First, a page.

John Steinbeck saw the Amalfi Coast as dream, but these days it's one you need to work harder to find.
Dave Weiner tired of corporate life and turned his attention to his true love: bikes.
Coming late to mobile phones and digital trends can leave you on the outside looking in.
If you want to buy property in Italy don't forget to study both building and terrain.
For a gay Italian twenty-something, finding work was the first problem. But now it's AIDS.
Yes, language is in natural and constant motion. No, it can't exist without rules.
Dave Weiner got tired of a corporate life and turned his attention to his true love: bikes.
Little mentioned today, the Shakers may have something valuable to offer a busy, distracted world.
Working in Italy for non-Italian bosses can seem like paradise — until you're 'too American.'
In the Sticks
Centuries of malaria swelled Tuscany's la Maremma with stories about ghouls.
Wanting to belong to a city can give you a sense of speed, but to what end?
The legacy of Oriana Fallaci grows more powerful as media questioning softens.
Stress becomes true to its connotation only when human building girders are left out.
NEW YORK MINUTES
Owning property in Italy can be inviting at any number of levels, but don’t forget the ground beneath.
Europe needs major new investment it wants to reverse its lingering downturn.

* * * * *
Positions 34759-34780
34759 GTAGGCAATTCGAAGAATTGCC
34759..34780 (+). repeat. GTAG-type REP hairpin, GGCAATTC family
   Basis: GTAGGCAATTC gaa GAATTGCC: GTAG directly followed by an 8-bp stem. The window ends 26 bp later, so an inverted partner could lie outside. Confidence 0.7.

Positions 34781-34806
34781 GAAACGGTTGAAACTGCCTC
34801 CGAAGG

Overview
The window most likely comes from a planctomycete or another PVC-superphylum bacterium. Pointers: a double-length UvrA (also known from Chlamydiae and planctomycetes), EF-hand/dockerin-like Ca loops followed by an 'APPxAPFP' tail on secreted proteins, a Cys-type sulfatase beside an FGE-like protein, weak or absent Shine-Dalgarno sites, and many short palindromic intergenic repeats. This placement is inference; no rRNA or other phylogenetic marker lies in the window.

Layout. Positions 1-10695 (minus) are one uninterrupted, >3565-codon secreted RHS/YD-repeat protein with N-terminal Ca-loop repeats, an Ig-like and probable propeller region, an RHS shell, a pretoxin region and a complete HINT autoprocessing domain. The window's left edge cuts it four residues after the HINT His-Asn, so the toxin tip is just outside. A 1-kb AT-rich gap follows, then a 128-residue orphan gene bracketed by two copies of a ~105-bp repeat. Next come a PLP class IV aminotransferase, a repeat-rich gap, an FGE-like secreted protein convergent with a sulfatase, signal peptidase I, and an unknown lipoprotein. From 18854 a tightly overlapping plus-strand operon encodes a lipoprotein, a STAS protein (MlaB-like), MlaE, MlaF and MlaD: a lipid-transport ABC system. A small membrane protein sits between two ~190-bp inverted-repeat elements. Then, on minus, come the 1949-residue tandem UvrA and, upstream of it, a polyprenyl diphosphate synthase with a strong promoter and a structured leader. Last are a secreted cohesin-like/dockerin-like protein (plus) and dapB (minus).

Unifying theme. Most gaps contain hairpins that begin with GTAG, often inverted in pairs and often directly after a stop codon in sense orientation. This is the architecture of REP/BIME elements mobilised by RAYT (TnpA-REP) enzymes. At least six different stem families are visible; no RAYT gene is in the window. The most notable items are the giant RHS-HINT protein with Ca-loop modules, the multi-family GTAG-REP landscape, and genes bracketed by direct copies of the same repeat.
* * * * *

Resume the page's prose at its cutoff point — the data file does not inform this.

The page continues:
Germany's World Cup triumph demonstrated how a talented puzzle becomes whole.
Choice words can lead some kids to demand a repeat performance, or just the opposite.
Coming late to digital trends can leave you on the outside looking in.
The "perfect" relationship can veer toward the imperfect because of a big little thing.
For one gay Italian twenty-something, first it was no work. Now it's AIDS.
Lost in Translation
Finding a man you want to stick with can be all about holding your breath.
A change of heart yields an epic decision (sort of), but honey, what's with the N?
Turning 30 can elicit memories as well as a hopeful if melancholy pause.
Lothar R. Long: "We are on the march to the Rhine, hard on the heels of Herr Hun."
Who do you root for? Your adopted country or the place you left behind?
Trips taken early in life, when the world seems vast and mysterious, can leave a profound imprint.
Adjusting to life post-Italy deepens an awareness of cultural differences.
For the talented, getting lost in the musical fight club jungle isn't the worst of fates.
Eating well in Rome means knowing "how" to eat, and picking up on warning signs.
Deciding whether 3 kilowatts suffices in your flat depends mostly on appliances.
Getting the best from Italian ingredients can hinge on knowing what to take out and how.
Picnics may no longer be trending, but they remain God's gift to travel and food.
The Amalfi Coast remains a dream destination, but pristine marvels are harder to find.
Whether it's playing baby rapper or asking questions about death, kids can own your clock.
America came late to wine, and even later to "terroir" wine, but times are changing.
The 1970 music documentary "Gimme Shelter" almost inadvertently captured rock's sudden souring.
Robin Weigert steals the show in Stacie Passion's deft film about lesbian midlife.
Good intentions don't save Wes Anderson's latest from a kind of historical identity crisis.
Lydia Davis has a problem: she can't not display her ingenious bravura.
Jessie Burton's debut puts Holland's Golden Age into occasionally sinister focus.
Hermann Broch's novel of the life and times of a 1920s mathematician is sadly overlooked.